New frontier of astronomy, physics is topic of July 27 talk

Duncan Brown
Duncan Brown

What happens when black holes collide, super novas explode or other violent astrophysical events occur? Syracuse University physicist and noted researcher Duncan Brown will address such questions and discuss a radical new tool that has the potential to unlock the universe's greatest mysteries when he offers a free lecture July 27 at the Nebraska Union.

Brown will present "The New Astronomy of LIGO" at 7:30 p.m. in the Nebraska Union Auditorium. LIGO, short for the Laser Interferometer Gravitational Wave Observatory, is the National Science Foundation-funded instrument designed to make the first detection of gravitational waves — ripples created across space when violent astrophysical events occur. The lecture will provide an overview suitable for all audiences. Anyone is welcome to attend.

Brown's talk will be in conjunction with a workshop that is attracting acclaimed researchers and promising educators in the fields of astronomy and physics to UNL. The Using Astronomy to Teach Physics workshop is July 27-30. The goal of the gathering is to begin developing instructional materials that can incorporate recent astronomical discoveries into undergraduate physics education, said Charles H. Holbrow, emeritus professor of physics at Colgate University, who is organizing the workshop along with Kevin Lee, a UNL research associate professor of physics and astronomy.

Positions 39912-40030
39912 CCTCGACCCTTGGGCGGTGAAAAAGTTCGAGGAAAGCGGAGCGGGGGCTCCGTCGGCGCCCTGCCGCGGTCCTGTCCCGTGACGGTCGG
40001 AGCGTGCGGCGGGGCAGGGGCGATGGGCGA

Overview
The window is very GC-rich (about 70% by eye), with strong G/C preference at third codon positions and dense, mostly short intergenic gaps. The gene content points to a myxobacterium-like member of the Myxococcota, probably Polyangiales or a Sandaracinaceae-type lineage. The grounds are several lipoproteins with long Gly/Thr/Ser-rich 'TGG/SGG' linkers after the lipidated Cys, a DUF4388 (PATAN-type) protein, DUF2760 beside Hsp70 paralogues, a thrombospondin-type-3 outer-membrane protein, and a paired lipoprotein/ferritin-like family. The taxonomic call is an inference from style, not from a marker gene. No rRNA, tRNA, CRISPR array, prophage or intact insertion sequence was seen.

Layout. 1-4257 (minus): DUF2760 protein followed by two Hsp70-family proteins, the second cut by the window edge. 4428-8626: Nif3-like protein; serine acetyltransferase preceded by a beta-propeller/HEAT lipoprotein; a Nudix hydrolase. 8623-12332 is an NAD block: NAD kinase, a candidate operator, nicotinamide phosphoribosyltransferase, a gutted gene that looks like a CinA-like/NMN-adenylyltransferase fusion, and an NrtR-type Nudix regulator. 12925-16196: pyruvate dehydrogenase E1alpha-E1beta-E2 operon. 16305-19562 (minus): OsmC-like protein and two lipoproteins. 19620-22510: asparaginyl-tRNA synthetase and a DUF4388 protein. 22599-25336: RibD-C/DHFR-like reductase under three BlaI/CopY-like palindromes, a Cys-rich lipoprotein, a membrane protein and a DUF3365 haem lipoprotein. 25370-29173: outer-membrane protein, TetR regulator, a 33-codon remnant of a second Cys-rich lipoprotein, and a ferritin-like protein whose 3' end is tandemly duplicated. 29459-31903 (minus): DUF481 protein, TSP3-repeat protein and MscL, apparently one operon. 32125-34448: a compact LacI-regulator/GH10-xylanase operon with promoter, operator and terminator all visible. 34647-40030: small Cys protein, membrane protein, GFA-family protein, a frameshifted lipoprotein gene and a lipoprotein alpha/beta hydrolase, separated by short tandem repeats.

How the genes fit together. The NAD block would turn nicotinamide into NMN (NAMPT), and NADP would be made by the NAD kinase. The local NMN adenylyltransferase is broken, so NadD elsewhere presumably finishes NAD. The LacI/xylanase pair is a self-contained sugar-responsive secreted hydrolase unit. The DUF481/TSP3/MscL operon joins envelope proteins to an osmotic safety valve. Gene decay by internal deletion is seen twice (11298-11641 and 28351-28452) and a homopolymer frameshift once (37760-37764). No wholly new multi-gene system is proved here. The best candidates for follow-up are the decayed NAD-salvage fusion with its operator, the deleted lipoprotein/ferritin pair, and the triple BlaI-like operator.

"Astronomy and its recent discoveries are enormously interesting and exciting, and they are also, almost without exception, applied physics. They illustrate the principles of physics in deep and interesting ways," Holbrow said. "Can we convert the stories of the astronomers into materials that will induce physics instructors to use them? That's the hope."

The event offers a unique opportunity to bring some of the brightest minds in physics and astronomy to UNL to accomplish something that will have a lasting impact, Lee said.

"It's exciting for UNL to join this effort to transform how physics is taught," he said.

- Jean Ortiz Jones, University Communications